“Are economic sanctions a moral substitute for war?”
— 2023 Question
Omar Jozilan is an 18 year-old American living in Egypt. He will be entering UND as a first-year Commercial Aviation major in the fall of 2023. Omar has wanted to be a commercial pilot since he was four. He is also a big sports fan, and loves traveling and discovering new cultures.
When Russia invaded Ukraine, NATO countries responded by cutting it off economically. Similar actions were taken when Iraq invaded Kuwait, when Iran refused to open its nuclear program to United Nations inspectors, and when Cuba aligned itself with the former Soviet Union. Economic sanctions and trade embargos are intended to pressure governments to curb their military action without resorting to violence. The world’s attitude tends to be that war is a last resort and that almost anything is preferable to its chaos and destruction.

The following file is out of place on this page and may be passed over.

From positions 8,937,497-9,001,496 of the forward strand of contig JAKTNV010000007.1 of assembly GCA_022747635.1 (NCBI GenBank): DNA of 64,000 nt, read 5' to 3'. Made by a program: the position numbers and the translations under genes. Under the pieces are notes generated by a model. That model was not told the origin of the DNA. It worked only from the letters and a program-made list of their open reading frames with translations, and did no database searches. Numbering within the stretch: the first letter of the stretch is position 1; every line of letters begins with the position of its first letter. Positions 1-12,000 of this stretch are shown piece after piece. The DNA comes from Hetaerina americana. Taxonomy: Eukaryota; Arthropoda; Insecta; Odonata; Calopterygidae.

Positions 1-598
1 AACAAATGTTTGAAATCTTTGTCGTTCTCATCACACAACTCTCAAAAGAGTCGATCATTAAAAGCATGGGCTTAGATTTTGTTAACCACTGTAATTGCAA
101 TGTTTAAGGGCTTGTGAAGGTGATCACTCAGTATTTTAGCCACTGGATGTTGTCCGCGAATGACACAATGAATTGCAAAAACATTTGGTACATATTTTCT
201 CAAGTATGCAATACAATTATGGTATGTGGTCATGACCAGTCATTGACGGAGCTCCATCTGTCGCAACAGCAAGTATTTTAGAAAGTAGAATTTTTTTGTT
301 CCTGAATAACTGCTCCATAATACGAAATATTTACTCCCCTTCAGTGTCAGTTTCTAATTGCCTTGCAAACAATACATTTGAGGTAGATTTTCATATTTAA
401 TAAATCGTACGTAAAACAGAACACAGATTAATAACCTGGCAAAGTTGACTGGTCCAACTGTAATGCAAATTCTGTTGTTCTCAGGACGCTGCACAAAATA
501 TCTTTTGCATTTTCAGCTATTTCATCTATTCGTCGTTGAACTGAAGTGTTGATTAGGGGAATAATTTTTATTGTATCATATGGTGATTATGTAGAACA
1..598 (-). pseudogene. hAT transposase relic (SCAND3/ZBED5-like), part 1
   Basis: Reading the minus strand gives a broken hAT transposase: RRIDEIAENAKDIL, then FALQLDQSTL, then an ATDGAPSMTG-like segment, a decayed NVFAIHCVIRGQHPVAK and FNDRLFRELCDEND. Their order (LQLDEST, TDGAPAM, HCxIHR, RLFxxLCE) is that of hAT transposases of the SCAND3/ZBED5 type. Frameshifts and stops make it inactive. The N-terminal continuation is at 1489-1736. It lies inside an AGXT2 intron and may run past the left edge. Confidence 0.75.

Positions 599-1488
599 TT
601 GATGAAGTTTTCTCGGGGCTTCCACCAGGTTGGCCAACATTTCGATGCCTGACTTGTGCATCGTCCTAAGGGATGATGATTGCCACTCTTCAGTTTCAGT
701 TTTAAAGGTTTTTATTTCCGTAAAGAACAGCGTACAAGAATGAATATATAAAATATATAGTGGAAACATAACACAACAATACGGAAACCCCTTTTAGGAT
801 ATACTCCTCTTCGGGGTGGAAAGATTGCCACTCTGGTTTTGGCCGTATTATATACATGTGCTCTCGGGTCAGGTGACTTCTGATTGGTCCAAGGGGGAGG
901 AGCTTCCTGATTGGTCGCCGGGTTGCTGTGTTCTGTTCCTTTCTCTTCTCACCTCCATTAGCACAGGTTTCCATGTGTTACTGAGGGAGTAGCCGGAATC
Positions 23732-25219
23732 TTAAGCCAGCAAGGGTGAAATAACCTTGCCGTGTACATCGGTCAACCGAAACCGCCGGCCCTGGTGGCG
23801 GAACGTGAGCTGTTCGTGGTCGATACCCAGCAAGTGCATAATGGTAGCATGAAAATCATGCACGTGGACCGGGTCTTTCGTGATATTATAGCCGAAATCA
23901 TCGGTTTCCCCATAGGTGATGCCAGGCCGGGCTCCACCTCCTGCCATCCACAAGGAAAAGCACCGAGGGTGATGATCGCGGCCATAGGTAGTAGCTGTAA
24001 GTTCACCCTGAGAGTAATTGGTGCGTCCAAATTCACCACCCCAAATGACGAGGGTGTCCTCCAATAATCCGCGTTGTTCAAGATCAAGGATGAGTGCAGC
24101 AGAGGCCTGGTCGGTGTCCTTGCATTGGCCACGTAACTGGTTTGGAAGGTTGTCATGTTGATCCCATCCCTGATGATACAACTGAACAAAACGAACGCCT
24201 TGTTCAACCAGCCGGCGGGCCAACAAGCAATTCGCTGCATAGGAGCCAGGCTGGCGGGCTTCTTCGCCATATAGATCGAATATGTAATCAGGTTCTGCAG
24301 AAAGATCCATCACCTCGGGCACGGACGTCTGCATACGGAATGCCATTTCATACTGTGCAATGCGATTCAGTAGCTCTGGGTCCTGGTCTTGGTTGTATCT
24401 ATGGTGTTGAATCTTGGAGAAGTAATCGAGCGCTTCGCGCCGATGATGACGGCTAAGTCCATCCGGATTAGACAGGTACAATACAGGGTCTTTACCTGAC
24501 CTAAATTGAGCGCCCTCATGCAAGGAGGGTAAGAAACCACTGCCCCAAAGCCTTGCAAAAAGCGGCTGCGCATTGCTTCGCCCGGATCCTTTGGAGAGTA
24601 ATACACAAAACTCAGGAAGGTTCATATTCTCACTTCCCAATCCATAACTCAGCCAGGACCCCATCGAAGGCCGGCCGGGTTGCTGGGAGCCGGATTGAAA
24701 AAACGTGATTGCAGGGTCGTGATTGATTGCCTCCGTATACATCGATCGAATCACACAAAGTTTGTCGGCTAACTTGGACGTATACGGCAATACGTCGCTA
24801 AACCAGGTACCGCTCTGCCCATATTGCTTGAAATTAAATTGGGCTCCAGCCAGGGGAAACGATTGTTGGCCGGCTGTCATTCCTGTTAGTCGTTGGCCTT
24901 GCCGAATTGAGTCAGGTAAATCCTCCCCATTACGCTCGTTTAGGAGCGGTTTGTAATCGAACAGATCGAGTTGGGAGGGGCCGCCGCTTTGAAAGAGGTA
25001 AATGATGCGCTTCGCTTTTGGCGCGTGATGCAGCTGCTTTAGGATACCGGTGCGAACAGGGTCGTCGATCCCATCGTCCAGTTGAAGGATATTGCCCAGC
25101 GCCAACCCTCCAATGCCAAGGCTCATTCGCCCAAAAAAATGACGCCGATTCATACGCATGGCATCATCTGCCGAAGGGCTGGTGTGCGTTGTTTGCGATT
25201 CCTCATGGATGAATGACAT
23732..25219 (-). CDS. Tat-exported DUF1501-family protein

The problem is that sanctions hurt a nation’s general population, more than its leaders and elites. Everything becomes more expensive. Food becomes scarce, building materials become inaccessible, and job opportunities disappear. Those on the lowest rung of society suffer first and the longest, while the rich and powerful use money and connections to purchase goods illegally.
The question of this essay asks you to balance the dangers of war against the harms of economic hardship. This is not an easy task. Yes, sanctions hurt the poor, but so does war. There too, the lower-economic classes suffer the most because they are the ones who fight in combat; they are the ones who are forced into military service. So, in times of imminent crisis, which policy should a nation adopt, fighting an enemy or pressuring them by denying their basic needs?
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